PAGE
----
Sierra Leone and the African Continental Free Trade Area

By Ebunoluwa Finda Tengbe  


Meanwhile, whilst the leaders of 44 African countries congregated in Kigali, Rwanda to leave an indelible and ‘giant footprint in the sand’ of Africa’s trade liberalization and free movement, it appears the Government of Sierra Leone, including the former President, Ernest Bai Koroma, its Trade & Industry and Foreign Ministries (GoSL), was overly preoccupied with the March 2018 electoral process. This obviously has left the country behind as the Assembly of Head of States of the African Union,  in the Extra-ordinary Summit held in Kigali, signed the African Continental Free Trade Area (AfCFTA) and the Protocol on the Free Movement of People (see AU AfCFTA 2018 Summit). The question is whether the ‘no-show’ by the GoSL was a deliberate policy choice like Nigeria and South Africa who are still considering the impact of the African single market established by AfCFTA and free movement on their economies.


Is the ‘No-Show’ a Deliberate Policy Choice?

As an exception to the rules of the world trading order, AfCFTA creates a preferential market amongst Member States to apply reduced tariffs or none at all with respect to goods and services originating and traded amongst themselve. It also includes the elimination of non-tariff barriers, implementation of trade facilitation measures and non-discrimination between originating goods and services. It also provides for intellectual property rights, investments as well as competition policies (see AfCFTA Q&A ). For the ‘Big Guns’ in the continent, it is not unthinkable to reason that they must carefully weigh the costs and benefits of opening their markets to foreign, albeit intra-Africa, competition all at once. The Continent’s larger economies, including Nigeria must contend with the possible influx of cheap labour and dumping of goods, occurrences which may respectively challenge its struggling labour market and local industries propping its economy. South Africa, the Continent’s second largest economy, also did not immediately sign the single market agreement on the basis that the legalities have to be examined (see BBC Africa).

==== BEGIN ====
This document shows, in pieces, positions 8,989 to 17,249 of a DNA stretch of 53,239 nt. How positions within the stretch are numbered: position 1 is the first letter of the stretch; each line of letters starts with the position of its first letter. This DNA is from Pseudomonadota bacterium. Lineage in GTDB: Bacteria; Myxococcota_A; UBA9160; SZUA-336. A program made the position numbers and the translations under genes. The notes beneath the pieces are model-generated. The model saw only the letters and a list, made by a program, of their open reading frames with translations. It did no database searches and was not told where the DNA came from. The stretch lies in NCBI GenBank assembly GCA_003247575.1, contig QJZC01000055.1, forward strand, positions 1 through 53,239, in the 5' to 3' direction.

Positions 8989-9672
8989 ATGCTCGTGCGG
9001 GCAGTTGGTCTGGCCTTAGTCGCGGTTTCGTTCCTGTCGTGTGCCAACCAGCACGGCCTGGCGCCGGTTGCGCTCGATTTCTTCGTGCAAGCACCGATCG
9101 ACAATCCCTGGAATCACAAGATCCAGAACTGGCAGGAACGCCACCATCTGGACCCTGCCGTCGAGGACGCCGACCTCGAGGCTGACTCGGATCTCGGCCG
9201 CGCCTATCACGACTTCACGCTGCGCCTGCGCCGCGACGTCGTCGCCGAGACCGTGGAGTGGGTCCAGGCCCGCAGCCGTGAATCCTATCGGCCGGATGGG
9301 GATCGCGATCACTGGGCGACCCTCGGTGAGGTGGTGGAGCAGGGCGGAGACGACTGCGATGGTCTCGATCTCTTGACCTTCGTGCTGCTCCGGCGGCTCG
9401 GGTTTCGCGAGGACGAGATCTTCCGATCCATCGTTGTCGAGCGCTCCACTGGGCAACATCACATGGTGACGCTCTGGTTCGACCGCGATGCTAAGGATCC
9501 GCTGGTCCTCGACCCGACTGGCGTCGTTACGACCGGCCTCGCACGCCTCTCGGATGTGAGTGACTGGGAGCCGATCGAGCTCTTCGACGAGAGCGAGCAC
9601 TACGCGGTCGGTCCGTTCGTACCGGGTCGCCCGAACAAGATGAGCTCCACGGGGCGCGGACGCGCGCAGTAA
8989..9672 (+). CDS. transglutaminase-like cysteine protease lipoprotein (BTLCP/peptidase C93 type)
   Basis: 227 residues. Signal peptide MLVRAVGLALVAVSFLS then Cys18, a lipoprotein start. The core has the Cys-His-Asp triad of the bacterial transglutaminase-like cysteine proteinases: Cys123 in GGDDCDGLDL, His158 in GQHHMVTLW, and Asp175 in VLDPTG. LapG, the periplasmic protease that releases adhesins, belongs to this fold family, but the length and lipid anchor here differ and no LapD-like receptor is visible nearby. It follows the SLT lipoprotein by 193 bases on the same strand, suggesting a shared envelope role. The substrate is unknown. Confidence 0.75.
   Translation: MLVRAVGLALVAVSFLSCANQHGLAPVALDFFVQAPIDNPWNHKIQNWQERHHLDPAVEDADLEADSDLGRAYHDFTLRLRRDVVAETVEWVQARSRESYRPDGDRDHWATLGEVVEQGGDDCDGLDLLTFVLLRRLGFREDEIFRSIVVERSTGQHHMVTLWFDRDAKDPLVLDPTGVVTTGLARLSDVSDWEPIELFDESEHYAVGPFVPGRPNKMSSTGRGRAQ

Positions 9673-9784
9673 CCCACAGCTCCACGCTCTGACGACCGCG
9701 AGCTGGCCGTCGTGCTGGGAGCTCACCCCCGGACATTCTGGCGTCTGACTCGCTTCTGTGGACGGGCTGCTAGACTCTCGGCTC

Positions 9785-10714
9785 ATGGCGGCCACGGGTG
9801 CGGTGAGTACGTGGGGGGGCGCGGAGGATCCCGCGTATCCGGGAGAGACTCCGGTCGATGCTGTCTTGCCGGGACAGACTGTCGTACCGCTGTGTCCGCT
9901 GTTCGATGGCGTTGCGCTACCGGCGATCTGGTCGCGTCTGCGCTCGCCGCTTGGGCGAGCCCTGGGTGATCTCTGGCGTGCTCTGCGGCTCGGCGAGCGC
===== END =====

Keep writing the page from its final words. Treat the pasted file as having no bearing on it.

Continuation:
For smaller economies, like Sierra Leone, the main worry is on the loss of revenue, in the form of lost custom duties and other import levies. Presently, an estimated 24.004% of public revenue in Sierra Leone is sourced from customs and other import duties, taxes on exports and international trade (see Trading Economics, Sierra Leone). Any reduction will certainly make an impression on the overburdened donor-driven budget, especially in light of incidental expenses for the implementation of the agreement. Since Sierra Leone’s economy is commodity driven and the main market, based on present offtake agreements, is outside Africa, the potential revenue loss may be minimized. Further, the lifting of custom duties and levies will impact positively on the cost of goods largely imported from other African states for domestic use. As an impetus to sign the free trade area agreement, Sierra Leone may want to take advantage of its location in the coast of West Africa, its natural harbor and positioned itself as the shipping access point to the AfCFTA west zone. Accordingly, it appears Sierra Leone seem to have a lot more to gain than lose from signing AfCFTA.


What is in AfCFTA and What’s to Lose?